Producer : Pooja Bhatt
Director : Mahesh Bhatt
*ing: Ajay Devgun, Pooja Bhatt, Sonali Bendre, Kunaal Khemu,
Ashutosh Rana, Akshay
Anand, and Sonali Bendre
Music: M.M. Kreem
Released on : December 25, 1998
Reviewed by: Anish Khanna
"Saraansh". "Sadak". "Kaash".
"Arth". Add "Zakhm"
to that list. Mahesh Bhatt's much-touted
last directorial undertaking is worth all of the hullabaloo and then some. This is
the perfect swan song for the director who - for the most part - has proven himself to be
far too intelligent for Bollywood's liking. "Zakhm",
Bhatt's ode to his late mother, is a film from the heart, and his conviction and
brilliance shine through each frame of this cinematic masterpiece.
The film opens in a riot-infested Mumbai with an argument between the music director Ajay
(Ajay Devgan) and his wife (Sonali Bendre) over whether to give birth to their
child in a foreign country or in India, where people are killing each other in the name of
religion. Ajay soon learns that his mother (Pooja
Bhatt) has been burned by a group of Muslim rioters while leaving a church
and is in critical condition. Via flashback, we see the struggles his mother had to
undergo in order to raise her children. She was in love with a Hindu film producer (Nagarjuna) but was not allowed to marry him on
account of her Muslim faith. The fact that she had children with a Hindu man forced
her to hide her faith and live her life as a Hindu. After his father's death, Ajay's
mother made Ajay promise to bury her in the Muslim faith when she dies, for it is only
through a proper burial that she will be able to find herself reunited with her lover in
heaven. Ajay's mother succumbs to the burns, however the impedance in Ajay's task
comes in the form of the fundamentalist Hindu leader Subodhbhai (Ashutosh
Rana in a role akin to a real life figure of today's times) and his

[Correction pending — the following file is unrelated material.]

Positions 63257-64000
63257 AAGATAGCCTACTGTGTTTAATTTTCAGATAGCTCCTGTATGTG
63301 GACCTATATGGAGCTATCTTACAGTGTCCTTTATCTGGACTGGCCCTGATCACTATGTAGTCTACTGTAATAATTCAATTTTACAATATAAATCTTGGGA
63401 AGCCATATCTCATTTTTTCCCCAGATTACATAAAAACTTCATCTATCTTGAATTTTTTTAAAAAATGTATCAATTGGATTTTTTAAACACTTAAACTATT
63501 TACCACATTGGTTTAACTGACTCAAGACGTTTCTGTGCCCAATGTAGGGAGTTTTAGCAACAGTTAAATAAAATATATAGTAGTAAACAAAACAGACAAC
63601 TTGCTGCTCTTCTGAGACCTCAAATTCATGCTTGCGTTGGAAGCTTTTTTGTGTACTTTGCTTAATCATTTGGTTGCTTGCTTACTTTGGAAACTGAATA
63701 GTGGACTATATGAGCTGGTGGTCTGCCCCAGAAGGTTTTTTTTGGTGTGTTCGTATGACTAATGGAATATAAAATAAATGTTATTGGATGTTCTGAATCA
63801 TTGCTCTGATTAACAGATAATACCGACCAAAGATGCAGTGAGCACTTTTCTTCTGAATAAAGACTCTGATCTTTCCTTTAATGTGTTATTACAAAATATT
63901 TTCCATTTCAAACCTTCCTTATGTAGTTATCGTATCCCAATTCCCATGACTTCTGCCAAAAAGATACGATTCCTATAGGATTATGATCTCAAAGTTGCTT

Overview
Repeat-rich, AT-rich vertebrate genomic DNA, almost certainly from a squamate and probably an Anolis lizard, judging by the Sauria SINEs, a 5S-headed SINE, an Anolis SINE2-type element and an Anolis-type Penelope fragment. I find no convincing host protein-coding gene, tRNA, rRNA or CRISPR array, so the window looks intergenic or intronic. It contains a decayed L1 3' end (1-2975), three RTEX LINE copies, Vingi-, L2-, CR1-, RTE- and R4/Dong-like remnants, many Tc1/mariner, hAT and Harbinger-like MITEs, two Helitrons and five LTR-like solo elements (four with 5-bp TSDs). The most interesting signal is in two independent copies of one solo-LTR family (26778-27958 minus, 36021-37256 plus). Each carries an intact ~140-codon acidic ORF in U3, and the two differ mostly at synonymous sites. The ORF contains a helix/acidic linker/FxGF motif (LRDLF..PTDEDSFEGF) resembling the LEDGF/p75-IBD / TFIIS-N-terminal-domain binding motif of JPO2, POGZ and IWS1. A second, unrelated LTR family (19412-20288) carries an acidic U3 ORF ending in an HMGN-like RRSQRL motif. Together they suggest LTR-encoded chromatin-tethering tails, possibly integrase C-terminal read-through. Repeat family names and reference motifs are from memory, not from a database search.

disciple Anand (Akshay Anand), who happens
to be Ajay's own brother.
characteristically draws hard-hitting performances from the entire cast. Ajay Devgan's intensity is at home in the central
role of the protagonist who is fed up with religious warfare. Ashutosh
Rana, Akshay Anand, and Sonali Bendre each manage to make an impact.
However, it is the child actor - Kunaal Khemu,
who gives a mature performance as Ajay's younger self, and Pooja
Bhatt, cast against "type" in an unconventional role, who most
brilliantly compliment the film with their honest, heartfelt acting.
The film is grippingly directed by Mahesh
Bhatt with a powerful screenplay by Bhatt
himself and Tanuja Chandra. This isn't
a film that preaches by any means. There are no senselessly violent scenes added in
for shock value. There are no long speeches to enforce messages upon the viewer.
Even most of M.M. Kreem's melodious
score is used only as background music. Rather - the characters and story are
presented in a clear and concise manner - leaving the audience to ponder over the issues
of secularism it raises.
"Zakhm" has been
fighting controversy after controversy since its conception, and it is a blessing on the
viewer that such a film has valiantly braved each storm in order to come forth onto the
big screen. This is a film that not only will make you feel - it will make you
think. Be prepared.